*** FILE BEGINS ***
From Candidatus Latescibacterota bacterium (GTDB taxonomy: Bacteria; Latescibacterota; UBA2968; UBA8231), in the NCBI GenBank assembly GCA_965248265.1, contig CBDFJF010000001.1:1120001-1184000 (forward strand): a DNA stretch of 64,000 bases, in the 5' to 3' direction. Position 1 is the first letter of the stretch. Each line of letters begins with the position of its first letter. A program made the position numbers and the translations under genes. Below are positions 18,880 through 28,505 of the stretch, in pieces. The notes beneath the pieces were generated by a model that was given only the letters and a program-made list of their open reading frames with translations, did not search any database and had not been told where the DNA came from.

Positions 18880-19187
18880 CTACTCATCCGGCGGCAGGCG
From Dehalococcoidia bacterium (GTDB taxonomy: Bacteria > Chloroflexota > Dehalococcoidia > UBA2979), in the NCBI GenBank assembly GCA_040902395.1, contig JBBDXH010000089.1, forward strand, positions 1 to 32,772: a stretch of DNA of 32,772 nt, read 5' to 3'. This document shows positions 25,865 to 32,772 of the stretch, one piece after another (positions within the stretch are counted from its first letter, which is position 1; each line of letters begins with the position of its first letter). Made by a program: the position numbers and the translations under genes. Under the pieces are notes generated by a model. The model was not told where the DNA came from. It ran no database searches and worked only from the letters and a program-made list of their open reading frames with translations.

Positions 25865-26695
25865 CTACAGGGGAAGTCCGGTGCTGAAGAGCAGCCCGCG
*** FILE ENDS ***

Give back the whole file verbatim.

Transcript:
From Candidatus Latescibacterota bacterium (GTDB taxonomy: Bacteria; Latescibacterota; UBA2968; UBA8231), in the NCBI GenBank assembly GCA_965248265.1, contig CBDFJF010000001.1:1120001-1184000 (forward strand): a DNA stretch of 64,000 bases, in the 5' to 3' direction. Position 1 is the first letter of the stretch. Each line of letters begins with the position of its first letter. A program made the position numbers and the translations under genes. Below are positions 18,880 through 28,505 of the stretch, in pieces. The notes beneath the pieces were generated by a model that was given only the letters and a program-made list of their open reading frames with translations, did not search any database and had not been told where the DNA came from.

Positions 18880-19187
18880 CTACTCATCCGGCGGCAGGCG
From Dehalococcoidia bacterium (GTDB taxonomy: Bacteria > Chloroflexota > Dehalococcoidia > UBA2979), in the NCBI GenBank assembly GCA_040902395.1, contig JBBDXH010000089.1, forward strand, positions 1 to 32,772: a stretch of DNA of 32,772 nt, read 5' to 3'. This document shows positions 25,865 to 32,772 of the stretch, one piece after another (positions within the stretch are counted from its first letter, which is position 1; each line of letters begins with the position of its first letter). Made by a program: the position numbers and the translations under genes. Under the pieces are notes generated by a model. The model was not told where the DNA came from. It ran no database searches and worked only from the letters and a program-made list of their open reading frames with translations.

Positions 25865-26695
25865 CTACAGGGGAAGTCCGGTGCTGAAGAGCAGCCCGCG